January 31, 2011

Thinking big, and small, with mini lettuce

A photo of mini lettuce growing in a garden high in the Swiss Alps in the village of Mürren. The European consumer prefers these mini types, they are also the only varieties sold in markets there. 

I have decided to grow a garden of mini-head lettuce. If you wonder why Europeans like mini heads of lettuce, next time you are in your market, by one of these small heads which we Americans usually pass over for poly bagged mixes ( eew...washed in chlorine and tasteless) or for large over fertilized Iceberg heads, and find out why they are so preferred, the nutty taste and sweet flavor might convince you too. It converted me, and I am a classic Iceberg fan and not afraid to admit it!


An extra compact heirloom variety that Johnny's Selected Seeds calls Winter Density, is known in Europe as Craquerelle du Midi. Technically a Buttercrunch type, this head remains small, allowing for individual-sized heads that can be planted 8 inches apart.

I've been thinking about what to grow this summer since my space is rather limited ( at least in my raised beds). Last year in Switzerland, we noticed so many perfectly tended gardens high in the Alps, and it seemed that all had tidy, neat rows of mini lettuce heads and mini cabbages, which inspired me to think more European, and try growing these tastier, small varieties that they love so much. Sure, here in America, many of us were raised to love 20 ounce steaks, 5 lb cabbages and foot-wide genetically altered lettuce heads. Supersizing may work in the produce aisle at your local Super Wall Mart, but maybe it's time to down size a little. So this year, inspired by those Swiss gardens, I too am experimenting with mini-heads of lettuce. Besides, I think they will be pretty, too.


Dancine, a new organic mini-head lettuce perfect for 1-2 people. This variety was bred for greenhouse growing but it does well in New England gardens, and in the Pacific North West.


Rhazes is a new Little Gem-type of red lettuce that has a most color leaf, with both lime green and red. 
I am ordering all of these seeds now, all are from Johnny's Selected Seeds  ( as are these photos). I won't start them until the end of February which reminds me to mention the tricks, or shall I say, the facts on raising lettuce.

All lettuce is thermal dormant, which means, all lettuce seed is dormant at high temperatures, or very cold temperatures. Seed can be sown right in the garden as soon as the soil can be worked, but what does that really mean? It's simple. Lettuce seed germinates best at around 45 - 50 degrees F, and seedlings, if started in a greenhouse ( which you must if you want strong seedlings early) must not every experience temperatures above 75 degrees F. In the garden, you can sow seeds in March since seedlings can survive lows of 20 degrees F, but use pelleted seed since it allows you to space the seedlings better, and the pelleting material will broaden the temperature range that the plants can handle.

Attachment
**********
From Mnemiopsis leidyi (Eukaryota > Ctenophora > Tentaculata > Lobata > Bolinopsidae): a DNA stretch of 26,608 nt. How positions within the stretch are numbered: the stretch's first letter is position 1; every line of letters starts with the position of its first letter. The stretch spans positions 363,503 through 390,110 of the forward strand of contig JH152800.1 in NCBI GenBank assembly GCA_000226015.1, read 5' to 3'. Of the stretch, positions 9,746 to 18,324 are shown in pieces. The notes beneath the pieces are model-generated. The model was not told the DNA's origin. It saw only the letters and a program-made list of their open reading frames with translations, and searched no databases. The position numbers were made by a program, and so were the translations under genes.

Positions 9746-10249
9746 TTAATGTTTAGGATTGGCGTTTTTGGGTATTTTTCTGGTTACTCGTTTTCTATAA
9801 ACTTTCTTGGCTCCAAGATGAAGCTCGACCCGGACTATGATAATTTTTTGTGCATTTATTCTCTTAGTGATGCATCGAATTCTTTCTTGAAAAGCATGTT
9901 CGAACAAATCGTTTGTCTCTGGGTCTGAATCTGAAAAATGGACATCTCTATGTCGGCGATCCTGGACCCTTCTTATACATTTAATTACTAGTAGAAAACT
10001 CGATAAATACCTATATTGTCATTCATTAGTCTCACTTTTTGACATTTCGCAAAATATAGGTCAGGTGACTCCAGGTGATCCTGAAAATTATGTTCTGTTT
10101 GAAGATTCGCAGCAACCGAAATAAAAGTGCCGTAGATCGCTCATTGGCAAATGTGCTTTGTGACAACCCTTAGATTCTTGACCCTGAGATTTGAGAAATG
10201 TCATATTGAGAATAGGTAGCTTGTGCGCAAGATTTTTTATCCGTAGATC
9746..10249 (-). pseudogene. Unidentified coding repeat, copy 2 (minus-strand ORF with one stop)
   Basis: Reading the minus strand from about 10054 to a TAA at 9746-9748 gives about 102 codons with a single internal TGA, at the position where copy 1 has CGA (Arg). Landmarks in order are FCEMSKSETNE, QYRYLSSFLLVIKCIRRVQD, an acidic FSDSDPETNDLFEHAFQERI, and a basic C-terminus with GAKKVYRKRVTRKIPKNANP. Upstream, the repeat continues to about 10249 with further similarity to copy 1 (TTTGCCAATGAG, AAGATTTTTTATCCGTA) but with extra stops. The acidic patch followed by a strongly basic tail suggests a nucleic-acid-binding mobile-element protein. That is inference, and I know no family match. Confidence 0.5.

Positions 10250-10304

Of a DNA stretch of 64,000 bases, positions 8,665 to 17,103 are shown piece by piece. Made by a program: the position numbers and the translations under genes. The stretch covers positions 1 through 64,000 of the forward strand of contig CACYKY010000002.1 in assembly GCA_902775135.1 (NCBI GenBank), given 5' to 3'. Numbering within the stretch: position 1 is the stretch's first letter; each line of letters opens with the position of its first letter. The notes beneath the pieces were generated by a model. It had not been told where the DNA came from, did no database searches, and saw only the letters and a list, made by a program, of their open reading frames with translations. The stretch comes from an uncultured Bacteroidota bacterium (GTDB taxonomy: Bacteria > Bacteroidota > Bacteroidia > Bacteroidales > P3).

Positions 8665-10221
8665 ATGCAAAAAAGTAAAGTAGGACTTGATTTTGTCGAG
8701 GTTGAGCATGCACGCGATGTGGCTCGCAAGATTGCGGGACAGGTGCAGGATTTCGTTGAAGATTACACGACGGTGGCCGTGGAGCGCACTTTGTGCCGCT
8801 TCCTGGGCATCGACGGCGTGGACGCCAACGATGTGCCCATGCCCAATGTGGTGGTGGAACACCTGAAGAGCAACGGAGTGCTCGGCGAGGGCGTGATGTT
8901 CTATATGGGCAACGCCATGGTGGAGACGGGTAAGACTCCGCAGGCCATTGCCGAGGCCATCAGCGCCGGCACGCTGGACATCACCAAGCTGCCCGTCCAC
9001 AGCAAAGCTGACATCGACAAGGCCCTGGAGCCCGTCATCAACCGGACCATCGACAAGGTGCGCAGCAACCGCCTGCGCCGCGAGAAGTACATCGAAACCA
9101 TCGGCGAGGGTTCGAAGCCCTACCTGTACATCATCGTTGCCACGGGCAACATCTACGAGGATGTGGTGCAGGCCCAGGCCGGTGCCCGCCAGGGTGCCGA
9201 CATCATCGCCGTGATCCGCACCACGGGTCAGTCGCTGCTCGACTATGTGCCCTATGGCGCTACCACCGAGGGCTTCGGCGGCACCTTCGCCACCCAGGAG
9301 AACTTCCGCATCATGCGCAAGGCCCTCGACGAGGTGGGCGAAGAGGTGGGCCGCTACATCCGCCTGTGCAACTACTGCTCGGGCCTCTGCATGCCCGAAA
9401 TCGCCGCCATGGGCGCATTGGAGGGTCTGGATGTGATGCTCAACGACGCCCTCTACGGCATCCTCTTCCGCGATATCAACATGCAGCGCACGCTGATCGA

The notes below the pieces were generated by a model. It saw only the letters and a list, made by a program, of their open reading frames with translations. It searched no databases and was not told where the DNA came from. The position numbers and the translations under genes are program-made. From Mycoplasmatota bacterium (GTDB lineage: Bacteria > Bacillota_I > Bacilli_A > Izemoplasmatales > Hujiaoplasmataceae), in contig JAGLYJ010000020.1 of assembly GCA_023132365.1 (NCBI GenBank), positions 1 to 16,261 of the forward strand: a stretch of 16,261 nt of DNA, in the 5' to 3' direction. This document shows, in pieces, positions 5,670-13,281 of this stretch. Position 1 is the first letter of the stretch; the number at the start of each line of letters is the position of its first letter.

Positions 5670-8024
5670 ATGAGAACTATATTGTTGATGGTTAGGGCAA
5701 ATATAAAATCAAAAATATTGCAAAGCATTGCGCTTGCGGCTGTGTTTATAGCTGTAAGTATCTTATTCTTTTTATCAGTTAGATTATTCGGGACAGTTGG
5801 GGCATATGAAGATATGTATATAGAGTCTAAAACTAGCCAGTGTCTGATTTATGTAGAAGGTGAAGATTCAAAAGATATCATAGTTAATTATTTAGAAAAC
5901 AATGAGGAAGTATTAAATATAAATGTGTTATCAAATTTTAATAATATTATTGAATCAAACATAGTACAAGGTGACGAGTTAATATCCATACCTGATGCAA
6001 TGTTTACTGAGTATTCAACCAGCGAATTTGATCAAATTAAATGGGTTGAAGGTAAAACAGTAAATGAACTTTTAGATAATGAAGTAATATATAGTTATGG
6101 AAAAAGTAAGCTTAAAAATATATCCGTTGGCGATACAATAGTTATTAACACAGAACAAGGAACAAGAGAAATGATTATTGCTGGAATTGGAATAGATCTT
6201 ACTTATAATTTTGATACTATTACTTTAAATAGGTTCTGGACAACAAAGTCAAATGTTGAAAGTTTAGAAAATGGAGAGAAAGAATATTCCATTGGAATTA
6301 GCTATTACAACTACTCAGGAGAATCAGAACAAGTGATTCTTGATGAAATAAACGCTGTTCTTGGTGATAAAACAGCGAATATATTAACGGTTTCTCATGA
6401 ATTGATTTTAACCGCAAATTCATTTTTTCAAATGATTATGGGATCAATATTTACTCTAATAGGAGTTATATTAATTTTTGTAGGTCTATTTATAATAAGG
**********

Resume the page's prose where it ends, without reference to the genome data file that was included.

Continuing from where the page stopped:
A lolo rosso type that is very popular in Europe, I think every garden in France and Switzerland grows this in the spring, and for a good reason, it is beautiful and tastes delicious. It doesn't ship well, so we rarely see this or other mini heads in the US.  I have to grow this variety even though it is not a true mini-head. Usually only found in high-end markets in the US, this is the variety it seems every garden in Switzerland had a row or two of.

Start seeds early in a greenhouse for a cool, bright room like a porch, sow the seeds in 3/4" cell trays and in 4 weeks, transplant into 2" cells using pro mix potting soil. The best way to harden off seedlings is to withhold water for 2 days and then subject the young plants to 3 days of cooler outdoor temperatures. Since the seedlings can then be exposed to 20 degrees F, one can start seeds 4 weeks before one plans to plant outdoors. I will start my lettuce on Valentines Day, February 14. Stay tuned to see how this garden grows as I document it step by step. I will also be growing mini-cabbages, to carry through the Euro theme.


Breen is a very compact new mini romaine that stays less than 8 " high, it is dense, crisp and resistant to many diseases. It's shiny leaves are stunning and flavorful in salads.


A fancy crisp curly lettuce so popular in northern Italy, is a must-have in my mini lettuce garden this summer. I can imagine all of the lettuce grown in a colorful grid or in rows. Just the right size for picking after a long day at work for a crisp, organic salad.

Bambi,a little gem type that forms the tiniest of heads. Can you say 'specialty market'? I adore the flavor of these tiny heads, much more nuttier than larger forms, and since they are smaller, you get more of the crunchy inner leaves if you make a salad with three heads. Since you can plant mini-heads of lettuce 8 inches apart in a grid, you actually can have a larger harvest from the same square footage.


A very glossy dark green ruffled mini head that is very crisp and tasty too. This variety is recommended as a mini-head type, and one that matures in 28 days.


  1. Anonymous7:59 AM

    Your new font may be good for print, but it is not very readable on the screen. I have to squint or zoom in read the smaller sizes. I would stick with a font that is optimized for the web, and not one for print.

    Thanks for a great blog nonetheless!

  2. I have seen some heads labeled as mini sold in groups of 8 at my local Costco. I just figured they were picked young. These photos are now intriguing me.

  3. I also am intrigued by these minis. Time to hit the seed catalogs I think. Thanks for posting about them!


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